Past Life

Lor­raine Child on the Sun­day schools of Robert Raikes

Cotswold Life - - INSIDE - Lor­raine Child Con­tact the­[email protected]­in­ter­

Hav­ing grazed on the lower slopes of re­li­gious ed­u­ca­tion as a child, I re­call a clois­tered world of good­ness in thought and deed, a keep-net of cap­tured souls. My par­ents, con­ven­tional in mar­riage at the par­ish church and the bap­tisms of their daugh­ters in holy wa­ter, were not demon­stra­bly re­li­gious; it was of­ten the way in the 1950s. Such rit­u­als were in­her­ited and rarely ques­tioned, in the same way that men were waved off to work and the wa­vers stayed at home, a divi­sion of labour based en­tirely on gen­der.

My so­journ at Sun­day school in­cul­cated Chris­tian pro­bity as though my moral compass was bent. It wasn’t. In­nate good­ness shone from my dim­ples to my soul – right was right, and wrong was un­think­able – but the in­ci­dent with Mrs Jelling’s cat could have be­fallen any seven-year-old vet. In ban­dag­ing his back legs to­gether with hair rib­bons, I failed to con­sider that he might get up and walk. My guilt and shame swiftly re­leased the tripedal tabby’s satin bonds, with noth­ing but his dig­nity bruised. Satan had en­tered my soul and taken it to the dark side, so, as penance, I cut off my pony­tail. Rib­bons were clearly provoca­tive.

In 1880, ed­u­ca­tion for all chil­dren aged from five to 10 years be­came com­pul­sory, but in­struc­tion of poor chil­dren was in­tro­duced over 100 years ear­lier. Wil­liam King, dis­senter of Durs­ley, ini­ti­ated Sun­day school in 1778, but the foun­da­tion of them is at­trib­uted to Robert Raikes in 1780, son of a printer, born in Gloucester in 1736. His fa­ther, also Robert, es­tab­lished the Gloucester Jour­nal in 1722 – later op­er­ated by his son – and was in­volved in the bur­geon­ing busi­ness of herbal reme­dies. Raikes se­nior is listed with Wil­liam Dicey, printer of chap­books and news­pa­pers, Ben­jamin Okell and John Cluer on a patent re-is­sued in 1726 for Dr Bate­man’s Pec­toral Drops, an opi­ate-based rem­edy for all things sore and gouty.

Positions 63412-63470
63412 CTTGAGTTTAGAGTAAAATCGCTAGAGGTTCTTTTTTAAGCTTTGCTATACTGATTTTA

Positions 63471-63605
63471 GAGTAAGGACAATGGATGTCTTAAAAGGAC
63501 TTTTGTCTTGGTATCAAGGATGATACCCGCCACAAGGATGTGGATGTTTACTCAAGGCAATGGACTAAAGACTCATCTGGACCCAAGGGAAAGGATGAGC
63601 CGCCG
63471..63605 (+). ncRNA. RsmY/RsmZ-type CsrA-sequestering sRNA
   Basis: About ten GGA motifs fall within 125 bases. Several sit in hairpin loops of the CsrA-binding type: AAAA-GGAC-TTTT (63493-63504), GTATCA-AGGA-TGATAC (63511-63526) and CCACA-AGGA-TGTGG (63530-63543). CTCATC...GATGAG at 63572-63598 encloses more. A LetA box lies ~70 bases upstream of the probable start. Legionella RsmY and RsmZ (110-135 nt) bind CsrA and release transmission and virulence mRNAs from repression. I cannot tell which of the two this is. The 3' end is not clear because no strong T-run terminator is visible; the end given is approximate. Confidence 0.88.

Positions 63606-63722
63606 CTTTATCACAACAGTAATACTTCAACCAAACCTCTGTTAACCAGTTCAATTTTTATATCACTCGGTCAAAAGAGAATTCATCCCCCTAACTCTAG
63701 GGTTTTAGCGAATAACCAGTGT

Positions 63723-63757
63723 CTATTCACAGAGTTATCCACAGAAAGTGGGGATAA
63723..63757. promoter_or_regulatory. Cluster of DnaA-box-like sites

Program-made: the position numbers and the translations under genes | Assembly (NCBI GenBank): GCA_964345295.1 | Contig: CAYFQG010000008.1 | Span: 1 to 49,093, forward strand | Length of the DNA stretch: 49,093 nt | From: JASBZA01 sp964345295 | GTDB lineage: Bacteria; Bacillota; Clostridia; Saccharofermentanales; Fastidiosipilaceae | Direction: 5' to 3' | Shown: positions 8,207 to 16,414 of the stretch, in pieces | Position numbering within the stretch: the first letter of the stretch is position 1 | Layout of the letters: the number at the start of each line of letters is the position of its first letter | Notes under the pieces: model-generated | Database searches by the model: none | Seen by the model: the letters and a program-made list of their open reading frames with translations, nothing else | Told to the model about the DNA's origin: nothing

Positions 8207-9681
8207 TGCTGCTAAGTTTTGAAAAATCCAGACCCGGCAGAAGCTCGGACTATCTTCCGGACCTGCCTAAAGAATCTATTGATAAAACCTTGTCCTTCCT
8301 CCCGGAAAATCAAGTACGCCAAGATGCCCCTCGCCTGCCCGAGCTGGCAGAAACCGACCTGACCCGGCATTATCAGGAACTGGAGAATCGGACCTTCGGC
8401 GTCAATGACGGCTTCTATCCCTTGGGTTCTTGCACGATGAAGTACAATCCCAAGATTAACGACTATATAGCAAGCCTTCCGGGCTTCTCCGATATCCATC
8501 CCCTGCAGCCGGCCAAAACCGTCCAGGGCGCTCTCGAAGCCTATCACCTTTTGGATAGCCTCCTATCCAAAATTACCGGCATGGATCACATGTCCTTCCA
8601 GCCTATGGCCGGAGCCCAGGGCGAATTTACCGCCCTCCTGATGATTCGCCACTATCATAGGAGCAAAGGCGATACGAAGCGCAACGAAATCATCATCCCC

Raikes ju­nior be­lieved that re­li­gious ed­u­ca­tion was es­sen­tial, a moral scythe to cut brutish be­hav­iour from its roots and im­prove chil­dren un­touched by the re­form­ing hand of piety or ed­u­ca­tion. En­deav­ours to re­move noisy urchins from the streets on a Sun­day for re­li­gious in­struc­tion would nour­ish their souls with an af­ter­glow of good­ness, like spir­i­tual por­ridge. Pro­mot­ers of the scheme, such as so­cial re­former Han­nah More, were ac­cused of be­ing moral guardians be­set with con­cerns that the poor were bes­tial and in need of cor­rec­tion. Read­ing and writ­ing – the twin forces that were as vi­tal as good drainage and fresh air – were the levers that would raise them from the gut­ter. Dis­turbingly, once the un­let­tered could read, a whole world was un­locked, open­ing av­enues for sedi­tion and dis­sent, so it was pru­dent to pro­vide safe, bi­b­li­cal texts to quell and con­tain the newly in­formed. Peo­ple of dis­cern­ment and learn­ing, how­ever, were above such im­pulses and could in­dulge in any amount of sala­cious or ir­rev­er­ent ma­te­rial. Op­po­nents of im­prove­ment be­lieved that the sup­pres­sion of ed­u­ca­tion kept the lower or­ders in their place, ‘only a few de­grees above their cat­tle in in­tel­lect’, ac­cord­ing to one 19th-cen­tury com­men­ta­tor.

Teach­ers were paid one shilling and six­pence per Sun­day, salaries met by Robert Raikes and Revd Thomas Stock, who fur­thered the foun­da­tion of Sun­day ed­u­ca­tion. Ac­counts vary of where in Gloucester the first Sun­day school opened, but most state Sooty Al­ley, in the kitchen of Mrs Mered­ith, who found the chil­dren un­ruly. Raikes then em­ployed a Mrs Critch­ley, my fam­ily name in Gloucester, who proved to be ‘strong-willed and ca­pa­ble’, be­ing the land­lady of The Trum­pet Inn. This stubby Geor­gian build­ing on the cor­ner of South­gate Street and Norfolk Street now ac­com­mo­dates pates rather than pints, but its walls must hold whis­pers of a nascent cru­sade to ed­u­cate and im­prove the minds of the poor. In his mis­sion to shine a God-fear­ing light into the darkest courts and al­ley­ways, Raikes pro­claimed “few plea­sures equated with the con­ver­sa­tion of men who are en­deav­our­ing to pro­mote the glory of God”. Un­sur­pris­ingly, he didn’t men­tion the women at the moral coal­face strug­gling to in­stil Chris­tian val­ues into the hearts and minds of lit­tle hea­thens. His 16th-cen­tury house in South­gate Street is now an inn, won­der­fully re­stored both within and with­out.

My par­ents al­ways main­tained that I was aus­pi­ciously con­ceived dur­ing a rous­ing cho­rus of Fight the Good Fight, belted out by the Sal­va­tion Army, col­lect­ing alms in the neigh­bour­hood. Maybe it was the clash of the tam­bourines. Maybe it was all those rib­bons.

Robert Raikes’ House, South­gate Street, Gloucester

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